Public Art By Moore, Hepworth and Gormley Receive Grade II Listing


Forty one works of post-war public art in England has been grade II listed by the government. The newly protected list also includes three works by Antony Gormley, Barbara Hepworth and a Henry Moore bronze, opposite Parliament in London. Heritage minister Tracey Crouch said: “Not only are they magnificent sculptures but they are also an important part of our history.” 

The works of art now protected ‘Precious national collection’ include Gormley’s Untitled [Listening] in Camden, north London, was one of the artist’s first public sculpture commissions and dates back to 1984. The work, in Maygrove Peace Park, shows a human figure sat on a boulder, cupping an ear. It was commissioned by Camden Council to show its commitment to peace, with the park opened on the anniversary of the atomic bomb being dropped on Nagasaki, Japan.

Maygrove Peace Park, situated in London NW6, designated as a Peace Park by Camden Council in 1984, offers a toddlers play area, pathfinders play equipment for older children, an outdoor sports pitch and green gym equipment for use in all weathers. Its pleasant sloped contours provide a green peaceful haven, with seating along the “peace” pathway.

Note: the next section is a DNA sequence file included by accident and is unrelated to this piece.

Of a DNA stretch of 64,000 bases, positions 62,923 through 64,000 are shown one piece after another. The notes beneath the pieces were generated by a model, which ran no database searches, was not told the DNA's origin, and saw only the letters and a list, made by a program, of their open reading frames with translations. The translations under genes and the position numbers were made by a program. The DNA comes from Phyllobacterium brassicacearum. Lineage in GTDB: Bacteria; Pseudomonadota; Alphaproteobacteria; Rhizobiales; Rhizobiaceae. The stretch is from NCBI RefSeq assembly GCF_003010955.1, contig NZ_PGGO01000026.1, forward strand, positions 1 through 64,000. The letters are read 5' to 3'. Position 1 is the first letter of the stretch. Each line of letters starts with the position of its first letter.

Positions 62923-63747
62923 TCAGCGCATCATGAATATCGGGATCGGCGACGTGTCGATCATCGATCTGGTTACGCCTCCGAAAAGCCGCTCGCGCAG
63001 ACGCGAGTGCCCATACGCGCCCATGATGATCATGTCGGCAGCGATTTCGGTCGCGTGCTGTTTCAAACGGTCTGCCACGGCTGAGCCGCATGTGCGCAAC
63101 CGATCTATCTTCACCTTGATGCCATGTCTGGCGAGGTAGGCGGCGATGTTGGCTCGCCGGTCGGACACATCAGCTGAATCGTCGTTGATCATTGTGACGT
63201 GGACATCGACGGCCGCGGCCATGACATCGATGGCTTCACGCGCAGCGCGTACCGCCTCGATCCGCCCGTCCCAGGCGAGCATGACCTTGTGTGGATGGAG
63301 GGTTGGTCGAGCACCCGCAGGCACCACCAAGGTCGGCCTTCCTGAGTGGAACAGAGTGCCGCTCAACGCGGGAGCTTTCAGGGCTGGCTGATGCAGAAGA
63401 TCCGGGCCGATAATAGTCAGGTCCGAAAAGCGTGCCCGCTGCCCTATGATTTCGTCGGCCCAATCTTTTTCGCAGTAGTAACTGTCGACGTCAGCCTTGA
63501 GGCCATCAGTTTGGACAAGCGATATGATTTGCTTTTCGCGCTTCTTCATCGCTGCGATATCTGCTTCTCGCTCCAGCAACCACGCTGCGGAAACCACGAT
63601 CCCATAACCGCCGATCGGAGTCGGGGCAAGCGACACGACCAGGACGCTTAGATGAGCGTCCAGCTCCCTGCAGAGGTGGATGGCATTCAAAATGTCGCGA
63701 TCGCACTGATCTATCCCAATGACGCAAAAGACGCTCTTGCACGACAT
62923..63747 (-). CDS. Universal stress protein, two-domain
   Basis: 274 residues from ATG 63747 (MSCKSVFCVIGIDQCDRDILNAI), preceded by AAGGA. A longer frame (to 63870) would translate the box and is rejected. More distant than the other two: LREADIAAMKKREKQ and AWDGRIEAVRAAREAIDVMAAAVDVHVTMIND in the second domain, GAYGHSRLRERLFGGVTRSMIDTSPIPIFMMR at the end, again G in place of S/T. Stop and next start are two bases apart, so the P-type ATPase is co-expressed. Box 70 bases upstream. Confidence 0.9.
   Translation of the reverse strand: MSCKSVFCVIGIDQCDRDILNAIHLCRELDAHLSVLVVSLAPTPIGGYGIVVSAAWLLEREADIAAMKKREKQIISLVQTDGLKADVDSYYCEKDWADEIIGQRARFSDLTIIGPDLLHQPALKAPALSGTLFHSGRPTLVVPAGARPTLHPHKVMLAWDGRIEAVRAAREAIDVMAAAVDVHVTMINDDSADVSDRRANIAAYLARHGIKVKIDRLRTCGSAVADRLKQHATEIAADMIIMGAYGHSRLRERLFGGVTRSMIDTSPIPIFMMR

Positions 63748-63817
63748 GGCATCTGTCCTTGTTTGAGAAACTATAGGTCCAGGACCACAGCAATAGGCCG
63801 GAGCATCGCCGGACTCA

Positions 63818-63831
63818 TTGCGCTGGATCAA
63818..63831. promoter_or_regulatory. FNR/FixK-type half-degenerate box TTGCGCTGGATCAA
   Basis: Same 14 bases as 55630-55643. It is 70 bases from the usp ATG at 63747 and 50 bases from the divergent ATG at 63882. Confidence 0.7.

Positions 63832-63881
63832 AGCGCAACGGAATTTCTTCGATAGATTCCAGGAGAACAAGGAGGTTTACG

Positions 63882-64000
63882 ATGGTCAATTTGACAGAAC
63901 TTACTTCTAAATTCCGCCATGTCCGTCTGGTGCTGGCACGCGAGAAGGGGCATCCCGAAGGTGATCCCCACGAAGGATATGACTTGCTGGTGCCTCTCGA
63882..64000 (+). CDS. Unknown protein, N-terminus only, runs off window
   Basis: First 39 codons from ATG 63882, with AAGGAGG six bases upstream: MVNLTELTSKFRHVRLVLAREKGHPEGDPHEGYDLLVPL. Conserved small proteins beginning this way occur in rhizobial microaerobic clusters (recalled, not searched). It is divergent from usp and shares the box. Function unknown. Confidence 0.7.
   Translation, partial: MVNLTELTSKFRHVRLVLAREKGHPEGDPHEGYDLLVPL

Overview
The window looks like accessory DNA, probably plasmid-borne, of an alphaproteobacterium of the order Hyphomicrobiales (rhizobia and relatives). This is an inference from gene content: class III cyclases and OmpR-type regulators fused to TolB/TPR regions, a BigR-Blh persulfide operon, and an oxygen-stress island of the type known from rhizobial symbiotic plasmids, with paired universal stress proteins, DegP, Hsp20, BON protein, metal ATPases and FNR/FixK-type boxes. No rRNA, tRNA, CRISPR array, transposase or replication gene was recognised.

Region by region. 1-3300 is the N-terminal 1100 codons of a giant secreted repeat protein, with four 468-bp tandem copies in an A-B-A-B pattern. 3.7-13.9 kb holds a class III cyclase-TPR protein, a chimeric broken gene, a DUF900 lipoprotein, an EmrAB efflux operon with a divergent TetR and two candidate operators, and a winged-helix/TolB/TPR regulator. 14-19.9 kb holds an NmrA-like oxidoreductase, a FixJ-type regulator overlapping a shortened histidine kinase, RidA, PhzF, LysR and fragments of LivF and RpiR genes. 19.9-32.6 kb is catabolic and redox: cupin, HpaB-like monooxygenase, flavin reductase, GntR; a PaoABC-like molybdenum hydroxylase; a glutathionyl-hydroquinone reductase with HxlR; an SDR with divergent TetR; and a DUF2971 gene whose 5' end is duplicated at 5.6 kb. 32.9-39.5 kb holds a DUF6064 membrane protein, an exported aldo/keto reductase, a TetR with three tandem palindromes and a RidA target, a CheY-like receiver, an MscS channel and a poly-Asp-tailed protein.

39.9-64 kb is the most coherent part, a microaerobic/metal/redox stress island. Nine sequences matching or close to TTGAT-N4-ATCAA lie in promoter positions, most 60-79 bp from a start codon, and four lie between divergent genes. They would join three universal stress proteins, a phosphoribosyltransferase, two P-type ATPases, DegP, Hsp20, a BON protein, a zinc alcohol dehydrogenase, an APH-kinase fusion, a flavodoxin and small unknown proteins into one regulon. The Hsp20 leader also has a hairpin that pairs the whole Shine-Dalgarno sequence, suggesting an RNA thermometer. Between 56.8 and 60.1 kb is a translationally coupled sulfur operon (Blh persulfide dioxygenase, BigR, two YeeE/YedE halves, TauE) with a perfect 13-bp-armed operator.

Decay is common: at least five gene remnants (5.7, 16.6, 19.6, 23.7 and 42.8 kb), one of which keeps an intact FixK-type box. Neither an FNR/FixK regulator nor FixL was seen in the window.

On 27th April 1983, Camden Council agreed to designate Maygrove a Peace Park as a reminder of the Council’s commitment to Peace. The opening of the park was timed to co-incide with the 39th Anniversary of the Nagasaki Day on 9th August 1984. The Mayor of Nagasaki replied, “We hope your Peace Park will be remembered long as a symbol of Peace”, and a thousand white balloons were released into the air. The park is proud of its peace symbols and features. At theMaygrove Road entrance, Hamish Black’s Peace Crane represents the Japanese origami crane which is linked to the story of the little girl called Sadoko, a victim of Hiroshoma.  Winding up through the park is the Peace Walk, with 7 stones inscribed with messages of peace from famous people over the years. At the top of the park sits Antony Gormley’s wonderful “untitled (listening)” statue, and beneath it is the powerful granite block which symbolises “part of the old deep history of the planet… sculpted by time”. On the high slope above the playground, the cherry tree is a burst of pink blossom each spring, marking the cherry tree which continued to bloom throughout the holocaust of Hiroshima – a triumph of nature over mankind.


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